In what HBO confirms is an unfortunate coincidence, mere weeks after the pay-network sustained criticism for an episode of Game of Thrones which was recently revealed to have a replica of President George W. Bush's head on a spike, this week's True Blood featured a scene in which men in President Obama masks committed a hate-crime. It's not nearly as incendiary as actually placing a president's likeness is a bloody situation like Bush on GoT, but the use is questionable at best. And if the vampiric series had just stuck with the age-old comedy standard — the Richard Nixon mask — I'd wager a pint of fairy blood that no one would have batted an eye.
And while putting any famous person's likeness on a spike is generally a bad idea, for most other purposes the Nixon mask is golden. Just reference the last 20 years of TV and movies and you'll see it crop up just about everywhere. That's because it was one of the first presidential masks to be manufactured and it was made famous in the wake of the Watergate scandal by cultural cowboys like gonzo journalist Hunter S. Thompson and music legend Bob Dylan. Then it started cropping up in movies and TV, and when it was used along with a few other presidential faces in the bank robbery scene in the 1991 classic action movie Point Break, the Nixon mask's fate was sealed. (And so were its sales to Halloween enthusiasts and copycat bank robbers.)
And if that's not enough to prove my point, take these ever funny screen caps from film and television as proof. Dear HBO and all its wonderful series: when in doubt, always go Nixon.
"Wee-Wee, Pee-Pee!" yells Eric Foreman as he protests Gerald Ford's presidential pardon of Nixon. Relevant? Not in 1998, but we enjoyed living in the past with That 70's Show. Hilarious? Definitely. It's got gratuitous nudity, a well-placed '70s smiley face, a Nixon mask and a "wee-wee" joke. You giggled. Admit it.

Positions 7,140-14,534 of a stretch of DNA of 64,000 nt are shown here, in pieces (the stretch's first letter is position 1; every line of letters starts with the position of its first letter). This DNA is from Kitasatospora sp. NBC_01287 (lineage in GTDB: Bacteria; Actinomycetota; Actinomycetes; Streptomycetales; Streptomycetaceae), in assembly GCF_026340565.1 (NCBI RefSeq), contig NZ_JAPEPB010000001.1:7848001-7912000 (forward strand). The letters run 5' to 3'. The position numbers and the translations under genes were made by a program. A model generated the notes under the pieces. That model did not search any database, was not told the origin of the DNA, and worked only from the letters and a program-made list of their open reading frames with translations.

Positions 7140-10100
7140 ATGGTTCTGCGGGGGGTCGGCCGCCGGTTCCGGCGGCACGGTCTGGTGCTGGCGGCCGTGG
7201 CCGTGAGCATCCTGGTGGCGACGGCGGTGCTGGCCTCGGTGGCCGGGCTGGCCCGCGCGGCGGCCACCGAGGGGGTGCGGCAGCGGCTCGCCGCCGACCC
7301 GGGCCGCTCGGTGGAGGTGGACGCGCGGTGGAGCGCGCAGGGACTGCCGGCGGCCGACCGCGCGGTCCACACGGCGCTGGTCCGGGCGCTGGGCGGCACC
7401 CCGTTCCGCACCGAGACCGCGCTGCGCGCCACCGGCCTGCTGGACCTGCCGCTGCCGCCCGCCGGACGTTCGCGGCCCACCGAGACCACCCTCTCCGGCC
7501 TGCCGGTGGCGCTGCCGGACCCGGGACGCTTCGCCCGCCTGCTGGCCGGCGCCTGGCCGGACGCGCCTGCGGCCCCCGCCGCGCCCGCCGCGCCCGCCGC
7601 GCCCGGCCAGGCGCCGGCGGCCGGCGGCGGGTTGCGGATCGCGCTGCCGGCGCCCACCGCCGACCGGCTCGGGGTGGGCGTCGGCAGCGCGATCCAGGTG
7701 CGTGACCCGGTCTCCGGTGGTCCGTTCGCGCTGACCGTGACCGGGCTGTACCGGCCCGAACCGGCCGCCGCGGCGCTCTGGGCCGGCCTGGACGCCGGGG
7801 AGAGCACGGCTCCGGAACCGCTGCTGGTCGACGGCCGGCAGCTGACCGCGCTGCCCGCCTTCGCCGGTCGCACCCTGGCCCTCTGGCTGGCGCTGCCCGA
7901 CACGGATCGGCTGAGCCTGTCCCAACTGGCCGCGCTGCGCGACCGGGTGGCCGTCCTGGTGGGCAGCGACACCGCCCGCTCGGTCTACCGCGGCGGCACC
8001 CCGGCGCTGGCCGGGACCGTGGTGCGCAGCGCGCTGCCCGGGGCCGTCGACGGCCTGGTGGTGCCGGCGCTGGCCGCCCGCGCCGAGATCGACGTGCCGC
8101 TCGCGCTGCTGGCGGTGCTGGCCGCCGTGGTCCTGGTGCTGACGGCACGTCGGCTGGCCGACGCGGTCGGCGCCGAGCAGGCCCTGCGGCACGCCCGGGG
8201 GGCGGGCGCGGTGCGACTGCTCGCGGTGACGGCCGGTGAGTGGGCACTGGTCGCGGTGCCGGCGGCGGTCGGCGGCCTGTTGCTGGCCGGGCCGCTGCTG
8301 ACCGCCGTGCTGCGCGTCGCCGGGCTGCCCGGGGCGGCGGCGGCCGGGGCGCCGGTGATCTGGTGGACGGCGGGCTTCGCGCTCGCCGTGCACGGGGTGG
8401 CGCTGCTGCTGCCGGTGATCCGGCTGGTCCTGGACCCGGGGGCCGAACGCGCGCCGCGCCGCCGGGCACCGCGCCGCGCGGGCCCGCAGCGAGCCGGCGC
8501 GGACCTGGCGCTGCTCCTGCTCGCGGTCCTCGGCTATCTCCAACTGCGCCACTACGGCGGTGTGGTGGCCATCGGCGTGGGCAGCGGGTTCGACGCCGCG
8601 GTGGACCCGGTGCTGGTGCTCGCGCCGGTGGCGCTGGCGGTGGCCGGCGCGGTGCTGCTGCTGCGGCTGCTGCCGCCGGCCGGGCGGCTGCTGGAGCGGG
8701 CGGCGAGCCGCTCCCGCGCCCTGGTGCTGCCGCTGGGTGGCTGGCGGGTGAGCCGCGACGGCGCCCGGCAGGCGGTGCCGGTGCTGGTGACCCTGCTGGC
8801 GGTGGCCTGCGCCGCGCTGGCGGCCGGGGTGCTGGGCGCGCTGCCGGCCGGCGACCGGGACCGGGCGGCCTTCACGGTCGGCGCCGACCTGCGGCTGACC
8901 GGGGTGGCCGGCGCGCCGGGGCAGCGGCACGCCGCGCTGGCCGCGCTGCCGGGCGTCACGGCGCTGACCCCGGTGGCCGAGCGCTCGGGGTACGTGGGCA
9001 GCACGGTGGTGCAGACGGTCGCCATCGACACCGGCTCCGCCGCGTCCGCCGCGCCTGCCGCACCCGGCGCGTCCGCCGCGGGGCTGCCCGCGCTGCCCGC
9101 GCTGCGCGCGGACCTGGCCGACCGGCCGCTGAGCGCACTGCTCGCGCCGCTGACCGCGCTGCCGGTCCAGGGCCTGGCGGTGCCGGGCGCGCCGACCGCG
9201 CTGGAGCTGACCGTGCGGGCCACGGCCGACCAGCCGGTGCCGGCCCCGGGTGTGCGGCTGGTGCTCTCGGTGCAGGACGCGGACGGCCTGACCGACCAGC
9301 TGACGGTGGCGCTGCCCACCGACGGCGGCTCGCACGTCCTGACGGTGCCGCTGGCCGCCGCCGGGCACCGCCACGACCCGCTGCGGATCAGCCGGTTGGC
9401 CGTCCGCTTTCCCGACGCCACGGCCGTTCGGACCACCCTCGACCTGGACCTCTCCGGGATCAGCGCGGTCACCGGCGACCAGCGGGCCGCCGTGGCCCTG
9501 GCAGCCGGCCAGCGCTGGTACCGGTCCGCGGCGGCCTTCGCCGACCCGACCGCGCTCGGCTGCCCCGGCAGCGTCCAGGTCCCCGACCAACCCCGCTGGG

Of course, Family Guy did it, too. (Even Nixon is mixed up in that "fabled" set of Family Guy Idea Balls.)
And where Fox cartoons go, you can guarantee South Park will take it further. How do you make a tale about a guy who rapes chickens laughable? Put a Nixon mask on his face, apparently. (Although, being in the ridiculous realm of South Park's signature inappropriateness gives him a leg up, too.)
Clearly, the mask really works in cartoon form. Even Cartoon Network classic — and mildly sexist — series Johnny Bravo showed us some Nixon when Johnny's friend the shark wanted to pick up chicks. Finally, you can't end a conversation about Nixon masks without referencing the bank robbery from Point Break (twice). Police everywhere can blame this cult classic for the times they inevitably had to deal with idiots dressed like former presidents in half-assed heists in the wake of the film's release and, let's be honest, even today. Follow Kelsea on Twitter @KelseaStahler.
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